Canadian vs American Universities


I was wondering if anyone had any thoughts on if I should look at Canadian universities or not. I was born and live in America, but am a US-Canadian dual citizen which from what I’ve read means that my tuition in Canada will be significantly lower than the 50-80k in the States (I might get merit scholarships, but will not qualify for need based aid). While I can afford the cost of college here without going in to debt, I’d rather not spend money I don’t have to and that has led me to increasingly consider Canadian schools. My big question is, is is it worth going to a Canadian school If I eventually want to return to the US for grad school and a career (This is my main dilemma, would a Canadian school hurt my chance for US grad school admissions?)? I also really like the idea of a small liberal arts school like Grinnell or Pomona which to my knowledge are pretty much exclusive to America so I’m not sure the cost savings are worth it, but would be interested to see what others think.

Overall I would be interested to hear what you think about choosing either between the two countries.


If you prefer a small LAC type school, then better to remain in the US.

Canada does have liberal arts universities like Mount Allison (think W&M in the US).

Mount Allison students have won 55 Rhodes scholarships, which is more than Williams or Amherst (or any LAC in the US, I believe).


No. The US and Canada have the same academic systems and both students and faculty regularly go between unis in the same country.

I would say the top Canadian unis like UT/McGill/UBC are in the same league as good American publics like UMich/UW-Madison/UW-Seattle/UCLA/UCSD.

Waterloo like GaTech is great in CS and engineering and features co-op though in terms of impact in SV, it’s probably between GaTech and MIT.

Whether it’s “worth it” is a subjective decision and also depends on how much 6 figures means to your family. Though you can do a lot with that type of money, and invested, that money can grow in to a lot over decades (affording early retirement, for instance).

As an American citizen in the US, you also must qualify for in-state residency somewhere, and in-state publics definitely do not cost $50-80K/year.

That’s what I need to decide. I’m very fortunate that my family can afford the cost, but it is still a lot of money and I want to make sure I make the most of it. Also, yes I will get in state tuition in Ohio (and an additional discount at OSU), but if I am staying in the US I would rather go to a LAC out of state which would cost those prices. My thought is that if I’m going to go to a large state school in the U.S. I might as well go to a large school in Canada.

My daughters were in the exact same situation. One went to university in the US. The other went to university in Canada. Yes, Canadian universities are WAY less expensive. We paid less in Canada that we would have paid for our in-state public university, and that was even considering the very good merit scholarship that we were offered by the in-state public university.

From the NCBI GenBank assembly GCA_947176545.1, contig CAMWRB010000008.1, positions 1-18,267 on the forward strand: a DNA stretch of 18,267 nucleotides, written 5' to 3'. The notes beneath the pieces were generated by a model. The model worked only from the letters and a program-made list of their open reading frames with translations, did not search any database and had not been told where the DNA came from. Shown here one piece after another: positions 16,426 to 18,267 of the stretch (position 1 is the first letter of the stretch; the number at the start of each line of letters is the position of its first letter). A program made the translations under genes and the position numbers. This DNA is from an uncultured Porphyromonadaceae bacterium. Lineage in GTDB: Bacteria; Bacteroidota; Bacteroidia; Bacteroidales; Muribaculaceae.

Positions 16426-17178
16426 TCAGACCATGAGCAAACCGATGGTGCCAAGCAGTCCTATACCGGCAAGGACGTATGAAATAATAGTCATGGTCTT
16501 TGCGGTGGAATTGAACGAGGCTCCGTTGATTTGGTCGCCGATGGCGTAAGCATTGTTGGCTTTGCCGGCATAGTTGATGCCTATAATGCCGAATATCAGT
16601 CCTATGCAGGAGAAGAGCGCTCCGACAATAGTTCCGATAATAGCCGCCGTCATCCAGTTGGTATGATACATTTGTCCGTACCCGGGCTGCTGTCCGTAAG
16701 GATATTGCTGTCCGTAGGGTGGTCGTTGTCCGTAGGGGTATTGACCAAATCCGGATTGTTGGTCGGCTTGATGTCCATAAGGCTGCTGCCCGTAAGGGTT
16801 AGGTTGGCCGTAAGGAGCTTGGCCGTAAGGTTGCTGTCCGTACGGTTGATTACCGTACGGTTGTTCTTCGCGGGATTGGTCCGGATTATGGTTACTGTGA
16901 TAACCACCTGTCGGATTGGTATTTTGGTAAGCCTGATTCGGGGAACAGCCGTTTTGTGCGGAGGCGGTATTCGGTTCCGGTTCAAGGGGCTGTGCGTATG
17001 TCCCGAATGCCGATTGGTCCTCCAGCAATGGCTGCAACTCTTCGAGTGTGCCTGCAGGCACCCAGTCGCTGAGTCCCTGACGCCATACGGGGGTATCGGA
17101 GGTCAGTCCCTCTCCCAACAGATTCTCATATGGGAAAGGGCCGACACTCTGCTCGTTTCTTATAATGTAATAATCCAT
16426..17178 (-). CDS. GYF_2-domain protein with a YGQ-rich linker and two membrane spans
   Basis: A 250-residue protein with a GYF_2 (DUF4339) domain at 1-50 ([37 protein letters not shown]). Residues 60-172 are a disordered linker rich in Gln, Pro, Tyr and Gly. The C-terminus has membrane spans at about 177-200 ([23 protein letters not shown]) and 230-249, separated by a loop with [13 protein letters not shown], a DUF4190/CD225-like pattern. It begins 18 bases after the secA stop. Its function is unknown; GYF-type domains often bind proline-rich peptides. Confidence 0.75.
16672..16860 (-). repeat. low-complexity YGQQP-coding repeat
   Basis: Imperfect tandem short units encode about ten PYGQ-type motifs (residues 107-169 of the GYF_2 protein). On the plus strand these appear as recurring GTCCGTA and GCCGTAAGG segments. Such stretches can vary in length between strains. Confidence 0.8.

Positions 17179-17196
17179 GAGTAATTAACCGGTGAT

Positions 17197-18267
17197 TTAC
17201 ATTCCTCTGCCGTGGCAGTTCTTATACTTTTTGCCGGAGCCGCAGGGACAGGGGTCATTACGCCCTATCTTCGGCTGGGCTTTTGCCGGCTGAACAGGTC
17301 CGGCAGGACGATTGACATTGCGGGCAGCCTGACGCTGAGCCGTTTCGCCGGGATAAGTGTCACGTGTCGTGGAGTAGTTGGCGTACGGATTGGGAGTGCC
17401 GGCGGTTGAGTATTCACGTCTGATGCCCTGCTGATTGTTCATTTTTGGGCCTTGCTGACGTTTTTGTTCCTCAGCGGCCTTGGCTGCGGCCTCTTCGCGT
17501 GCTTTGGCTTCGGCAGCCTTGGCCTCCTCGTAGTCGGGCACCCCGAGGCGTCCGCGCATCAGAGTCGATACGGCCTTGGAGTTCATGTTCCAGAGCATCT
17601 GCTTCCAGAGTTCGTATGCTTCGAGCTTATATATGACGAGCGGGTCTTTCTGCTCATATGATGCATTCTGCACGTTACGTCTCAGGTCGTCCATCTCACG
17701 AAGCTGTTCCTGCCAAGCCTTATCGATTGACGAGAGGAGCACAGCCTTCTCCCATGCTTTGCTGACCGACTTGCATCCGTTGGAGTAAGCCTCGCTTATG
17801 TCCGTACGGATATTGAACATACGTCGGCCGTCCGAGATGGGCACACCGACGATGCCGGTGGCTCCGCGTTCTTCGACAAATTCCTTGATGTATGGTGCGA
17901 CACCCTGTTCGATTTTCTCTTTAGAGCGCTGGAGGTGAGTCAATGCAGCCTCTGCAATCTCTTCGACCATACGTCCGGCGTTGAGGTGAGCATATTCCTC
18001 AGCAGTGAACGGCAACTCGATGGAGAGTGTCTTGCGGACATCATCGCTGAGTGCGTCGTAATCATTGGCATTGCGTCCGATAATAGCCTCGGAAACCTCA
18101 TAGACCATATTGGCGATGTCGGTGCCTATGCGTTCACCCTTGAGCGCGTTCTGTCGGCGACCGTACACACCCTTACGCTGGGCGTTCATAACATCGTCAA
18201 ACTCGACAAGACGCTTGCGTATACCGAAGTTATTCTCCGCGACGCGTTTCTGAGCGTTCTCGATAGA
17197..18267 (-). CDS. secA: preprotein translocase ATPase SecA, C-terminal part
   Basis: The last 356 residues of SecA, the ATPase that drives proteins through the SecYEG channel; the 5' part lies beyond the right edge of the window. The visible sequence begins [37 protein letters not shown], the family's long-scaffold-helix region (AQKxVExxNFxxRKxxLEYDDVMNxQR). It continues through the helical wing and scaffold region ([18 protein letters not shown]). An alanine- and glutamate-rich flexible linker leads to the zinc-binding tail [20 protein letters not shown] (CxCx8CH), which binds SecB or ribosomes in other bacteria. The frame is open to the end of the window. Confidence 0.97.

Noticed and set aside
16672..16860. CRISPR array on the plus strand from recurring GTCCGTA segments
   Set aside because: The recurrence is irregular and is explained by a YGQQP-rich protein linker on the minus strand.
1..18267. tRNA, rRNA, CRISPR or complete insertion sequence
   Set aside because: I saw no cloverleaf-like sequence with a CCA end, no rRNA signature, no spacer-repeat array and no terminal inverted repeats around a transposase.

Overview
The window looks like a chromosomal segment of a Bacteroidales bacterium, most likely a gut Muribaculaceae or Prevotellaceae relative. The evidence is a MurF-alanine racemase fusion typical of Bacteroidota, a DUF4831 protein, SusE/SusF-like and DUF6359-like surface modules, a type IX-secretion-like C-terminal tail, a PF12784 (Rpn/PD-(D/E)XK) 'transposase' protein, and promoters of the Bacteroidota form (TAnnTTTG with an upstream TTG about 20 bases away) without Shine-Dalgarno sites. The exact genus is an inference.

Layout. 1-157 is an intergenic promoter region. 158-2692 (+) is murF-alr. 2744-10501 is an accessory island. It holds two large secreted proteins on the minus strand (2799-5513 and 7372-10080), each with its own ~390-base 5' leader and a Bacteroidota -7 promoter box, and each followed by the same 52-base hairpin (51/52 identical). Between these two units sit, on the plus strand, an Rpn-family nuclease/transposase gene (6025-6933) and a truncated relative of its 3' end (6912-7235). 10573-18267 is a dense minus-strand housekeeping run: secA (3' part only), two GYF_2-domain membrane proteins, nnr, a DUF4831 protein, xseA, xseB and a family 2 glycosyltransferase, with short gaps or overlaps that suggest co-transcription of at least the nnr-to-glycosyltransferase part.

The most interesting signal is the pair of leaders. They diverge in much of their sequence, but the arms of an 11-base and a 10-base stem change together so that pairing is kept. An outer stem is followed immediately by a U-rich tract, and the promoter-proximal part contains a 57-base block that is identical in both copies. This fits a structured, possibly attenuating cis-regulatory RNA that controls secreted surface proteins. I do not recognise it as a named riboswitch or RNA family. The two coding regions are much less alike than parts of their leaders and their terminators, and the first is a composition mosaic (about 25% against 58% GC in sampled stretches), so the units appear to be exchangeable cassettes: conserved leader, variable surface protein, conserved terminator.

I know multiple people who have done their bachelor’s in Canada and then either a master’s or PhD or both in the US. However, the number is small enough that it is hard to know what impact if any this has on grad school admissions.

As far as I know the term “liberal arts college” is unique to the US. However, the concept is not. Canada has “small primarily undergraduate universities”. We looked at several of them in eastern Canada. Four very good ones that we looked at are Mount Allison (New Brunswick), Acadia and St Francis Xavier (Nova Scotia), and Bishop’s (in Quebec, but an English language university in a bilingual town). We liked all of them quite a bit and the most difficult thing was choosing between them.

I am told that UNBC (in Northern BC) and Lethbridge (in Alberta) are very good, but they are too far away for us since we live in the northeast of the US. There are also a couple of very good small primarily undergraduate universities in Ontario but they appear to be relatively far north.

One thing that I noticed regarding my daughter who went to university in Canada: You get more classes in your major or closely related to your major. There seem to be fewer “not related to the major” requirements. I was quite impressed by the number of classes that she took that were quite advanced. Another thing that I noticed is that if you attend university in Canada then your contacts and friends will be in Canada. This makes returning to the US not certain.

The most annoying thing for an American attending university in Canada appears to be dealing with the US tax system. It runs close to being as complex as a human can possibly figure out without a professional accountant (which is lousy when you have almost no income).

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Yes, a major/honours degree at Canadian unis tends to vary between an American major (typically 25-40% of 4 years for non-professional majors) and Scottish honours degree (75% of 4 years in 1 or 2 subjects).

A Scottish honours degree (or a 3 year English undergraduate degree) and also a Canadian honours degree in one subject would be equivalent to a major+Masters degree in the US.

*A professional major being something like engineering or design)